Oil & Gas R&D - A Renewed Commitment

Research and development in the oil and gas industry has a simple goal: increasing recovery. Given the size of the deposits on the Norwegian continental shelf (NCS), even a small boost to recovery can mean a huge difference to the nation's economy. A mere one-percent increase in the recovery rate on the NCS would have a value of approximately NOK 500 billion. With this in mind, the public sector has announced a renewed commitment towards funding the development of cutting-edge Norwegian technology designed to meet the needs of the oil and gas industry.

r&d200x307.gif (27117 bytes)The Roxar subsea multiphase meter negates the need for an expensive subsea test line.

Norwegian Petroleum and Energy Minister Thorhild Widvey announced a 60 percent increase in funding for oil and gas research and development for 2005. The funds include NOK 222.3 million in addition to the energy budget, which showed an increase of NOK 84.8 million over 2004, as well as an additional NOK 28 million from the Fund for Research and Innovation.

 

There is a much to be done with the new funds. Only 29 percent of the NCS's recoverable resources have been produced thus far. A key challenge to increasing recovery has been the lack of speed getting innovations from the drawing board to the field. A study by McKinsey showed that, on average, it takes the oil industry 30 years to implement new technology. For example, it took 30 years for it to adopt horizontal drilling, and 20 years for implementation of 3D seismic technology. By contrast, in consumer industry, the average is about 10 years, and the average in medicine is 12 years.

 

Three Programmes of Note
Three major initiatives - administered by such entities as the government-funded Research Council of Norway and the Ministry of Petroleum and Energy - have been launched to improve on this record and stimulate the service industries that support oil and gas exploration and production. Demo 2000, OG21, and PETROMAKS are solidly funded programmes that will play key roles in the effort to maintain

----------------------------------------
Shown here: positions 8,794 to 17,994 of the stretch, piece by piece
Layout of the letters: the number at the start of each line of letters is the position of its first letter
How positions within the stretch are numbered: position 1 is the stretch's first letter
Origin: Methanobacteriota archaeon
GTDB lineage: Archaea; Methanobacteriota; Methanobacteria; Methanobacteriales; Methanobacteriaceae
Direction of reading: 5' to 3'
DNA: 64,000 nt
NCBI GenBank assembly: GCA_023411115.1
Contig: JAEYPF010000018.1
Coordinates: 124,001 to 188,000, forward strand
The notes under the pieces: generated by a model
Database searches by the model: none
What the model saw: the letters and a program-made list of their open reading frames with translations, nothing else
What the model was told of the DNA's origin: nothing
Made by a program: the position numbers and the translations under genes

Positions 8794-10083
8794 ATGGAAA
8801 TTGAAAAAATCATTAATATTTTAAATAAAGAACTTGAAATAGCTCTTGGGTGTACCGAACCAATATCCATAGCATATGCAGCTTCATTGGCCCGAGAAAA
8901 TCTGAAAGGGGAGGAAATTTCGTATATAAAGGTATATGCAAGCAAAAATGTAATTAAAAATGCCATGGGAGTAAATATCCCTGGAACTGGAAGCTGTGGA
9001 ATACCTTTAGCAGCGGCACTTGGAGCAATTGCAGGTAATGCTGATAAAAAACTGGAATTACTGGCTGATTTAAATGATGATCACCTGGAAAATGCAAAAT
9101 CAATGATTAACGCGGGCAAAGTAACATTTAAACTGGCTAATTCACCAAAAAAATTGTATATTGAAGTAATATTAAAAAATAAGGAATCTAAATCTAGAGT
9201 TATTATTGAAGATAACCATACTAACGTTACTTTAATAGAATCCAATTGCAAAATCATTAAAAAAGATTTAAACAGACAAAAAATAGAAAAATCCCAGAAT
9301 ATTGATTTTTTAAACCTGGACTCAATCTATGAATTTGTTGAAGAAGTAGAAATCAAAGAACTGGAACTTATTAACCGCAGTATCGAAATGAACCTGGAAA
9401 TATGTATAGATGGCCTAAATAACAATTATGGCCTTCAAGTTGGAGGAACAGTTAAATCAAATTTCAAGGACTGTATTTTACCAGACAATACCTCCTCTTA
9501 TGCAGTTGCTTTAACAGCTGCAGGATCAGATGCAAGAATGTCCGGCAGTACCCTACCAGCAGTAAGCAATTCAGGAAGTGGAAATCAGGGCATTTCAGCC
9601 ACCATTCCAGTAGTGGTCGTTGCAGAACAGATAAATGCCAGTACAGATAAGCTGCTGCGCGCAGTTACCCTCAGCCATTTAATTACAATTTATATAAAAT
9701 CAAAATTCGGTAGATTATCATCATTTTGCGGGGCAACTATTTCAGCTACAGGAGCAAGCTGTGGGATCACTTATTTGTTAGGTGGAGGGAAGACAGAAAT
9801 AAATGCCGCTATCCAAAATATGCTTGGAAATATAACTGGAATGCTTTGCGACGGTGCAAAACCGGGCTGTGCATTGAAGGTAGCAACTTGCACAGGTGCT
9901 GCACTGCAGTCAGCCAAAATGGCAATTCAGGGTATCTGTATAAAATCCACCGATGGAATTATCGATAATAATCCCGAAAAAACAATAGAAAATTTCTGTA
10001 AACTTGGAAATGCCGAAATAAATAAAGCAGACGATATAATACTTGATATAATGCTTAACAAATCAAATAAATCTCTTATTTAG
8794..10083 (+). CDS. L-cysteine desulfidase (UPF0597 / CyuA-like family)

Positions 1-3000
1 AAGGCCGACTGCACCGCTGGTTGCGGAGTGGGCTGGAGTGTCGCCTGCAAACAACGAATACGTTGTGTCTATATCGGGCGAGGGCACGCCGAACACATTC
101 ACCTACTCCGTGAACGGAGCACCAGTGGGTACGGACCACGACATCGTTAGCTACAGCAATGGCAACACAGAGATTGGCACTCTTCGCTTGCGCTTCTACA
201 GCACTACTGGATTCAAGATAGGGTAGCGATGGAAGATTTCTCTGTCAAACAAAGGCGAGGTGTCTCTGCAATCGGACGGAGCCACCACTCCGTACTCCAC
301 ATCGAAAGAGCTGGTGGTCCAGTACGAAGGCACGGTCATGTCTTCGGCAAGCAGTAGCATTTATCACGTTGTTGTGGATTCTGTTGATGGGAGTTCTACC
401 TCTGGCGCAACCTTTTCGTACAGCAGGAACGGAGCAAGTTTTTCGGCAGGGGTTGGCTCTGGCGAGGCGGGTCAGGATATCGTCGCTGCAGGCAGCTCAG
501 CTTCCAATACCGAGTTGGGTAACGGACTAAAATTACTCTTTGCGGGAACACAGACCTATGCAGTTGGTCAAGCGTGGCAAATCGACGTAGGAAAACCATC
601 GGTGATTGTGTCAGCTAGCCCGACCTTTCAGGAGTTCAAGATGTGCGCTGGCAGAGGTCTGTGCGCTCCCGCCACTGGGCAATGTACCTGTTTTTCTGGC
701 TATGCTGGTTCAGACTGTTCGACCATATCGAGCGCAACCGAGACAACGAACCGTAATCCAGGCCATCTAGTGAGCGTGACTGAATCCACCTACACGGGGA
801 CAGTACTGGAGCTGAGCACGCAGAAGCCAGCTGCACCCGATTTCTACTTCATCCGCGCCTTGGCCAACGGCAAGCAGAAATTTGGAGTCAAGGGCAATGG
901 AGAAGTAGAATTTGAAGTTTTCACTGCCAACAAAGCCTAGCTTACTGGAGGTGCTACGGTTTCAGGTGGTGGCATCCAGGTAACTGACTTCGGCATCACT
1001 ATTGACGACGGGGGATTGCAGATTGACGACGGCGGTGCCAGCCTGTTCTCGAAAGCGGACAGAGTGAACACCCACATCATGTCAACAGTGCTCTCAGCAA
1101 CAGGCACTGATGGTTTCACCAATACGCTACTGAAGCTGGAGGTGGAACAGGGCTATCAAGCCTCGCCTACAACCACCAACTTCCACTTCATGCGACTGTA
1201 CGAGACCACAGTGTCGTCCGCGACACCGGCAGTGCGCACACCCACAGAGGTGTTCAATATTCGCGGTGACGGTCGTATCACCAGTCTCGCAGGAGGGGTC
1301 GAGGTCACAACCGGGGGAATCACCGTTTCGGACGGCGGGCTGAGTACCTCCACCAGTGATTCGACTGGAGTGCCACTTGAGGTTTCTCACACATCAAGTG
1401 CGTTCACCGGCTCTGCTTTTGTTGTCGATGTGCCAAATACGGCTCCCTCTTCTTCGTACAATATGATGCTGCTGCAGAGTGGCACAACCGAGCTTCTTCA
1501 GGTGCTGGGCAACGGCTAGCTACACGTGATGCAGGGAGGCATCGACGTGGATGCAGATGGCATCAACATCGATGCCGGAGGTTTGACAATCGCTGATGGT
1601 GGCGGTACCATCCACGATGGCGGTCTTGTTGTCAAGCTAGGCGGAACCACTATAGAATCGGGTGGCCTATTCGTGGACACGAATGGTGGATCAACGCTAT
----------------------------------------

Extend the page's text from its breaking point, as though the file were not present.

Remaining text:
Norway's position as the world's third-largest petroleum exporter. 

 

Demo 2000
The Demo 2000 initiative is designed to accelerate the commercialization of R&D in the oil and gas sector. As of June 2004, the program had total funding of $180 million, with $40 million coming from the Norwegian government and the remaining $140 million coming from private oil and gas contractors and operators. Demo 2000 has particular focus on subsurface technology with a goal of improved modelling, reservoir description, and control for increased recovery. Other programme focus areas include:

 

- Remote Processing - subsea, downhole and long-distance wellstream transfer
- Deepwater Technology - floaters, risers, mooring, station-keeping and intervention
- Gas Utilization - unlocking and valorizing gas fields.

 

OG21
OG21 is a national strategy for creating added value and ensuring a competitive advantage in the oil and gas industry. Initiated by the Norwegian Ministry of Petroleum and Energy in 2001, the programme aims to create a more coordinated and focused approach to research and development throughout the industry, resulting in greater international competitiveness through the development of new technology. Priority areas include the goal of zero harmful discharges to sea, reduced air emissions, enhanced recovery, cost-effective drilling, reservoir management, deepwater technology, transport of wellstream, downhole and seafloor processing, and a competitive natural gas chain.
 


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The clamp-on, subsea acoustic sand detector by Roxar.

 

 

 

 

 

 

 

 

 

 

 

 

 

 

 

 

PETROMAKS
Petromaks is a new, large petroleum research and innovation program launched in 2004. The idea here is to combine long-term basic R&D and applied and industrial R&D into one thematic program. PETROMAKS has a funding target of 500-600 million NOK annually.

 

Already in the Pipeline
The public and private commitment to R&D is already producing results. Exciting new technology is being implemented on many installations in the NCS, and these may soon prove to have worldwide applications. Some of the ground-breaking technology projects developed through the aforementioned programs include the following:

 

Better Flow Measurement
Roxar Flow Measurement AS (RFM) has introduced new multiphase measurement technology whose goal is to ensure permanent measurement of each well as cost-effectively as possible. In the past, this has been done by large, permanently installed test separators. Roxar's alternative is only about one metre long and costs between $150,000 and $200,000. The company expects the next generation of the product to cost around $100,000. Roxar's products are substantially smaller and lighter than the norm and provide constantly updated data - all helping make production more efficient.

 

Also, RFM is developing new, improved sand gauges, to deal with the increasing sand content of aging wells. The new gauges measure the flow of sand in the pipe using an acoustic sensor mounted on the outside. RFM will be supplying gauges to the Snøhvit natural gas project.

 

A Sharp Eye for Pollution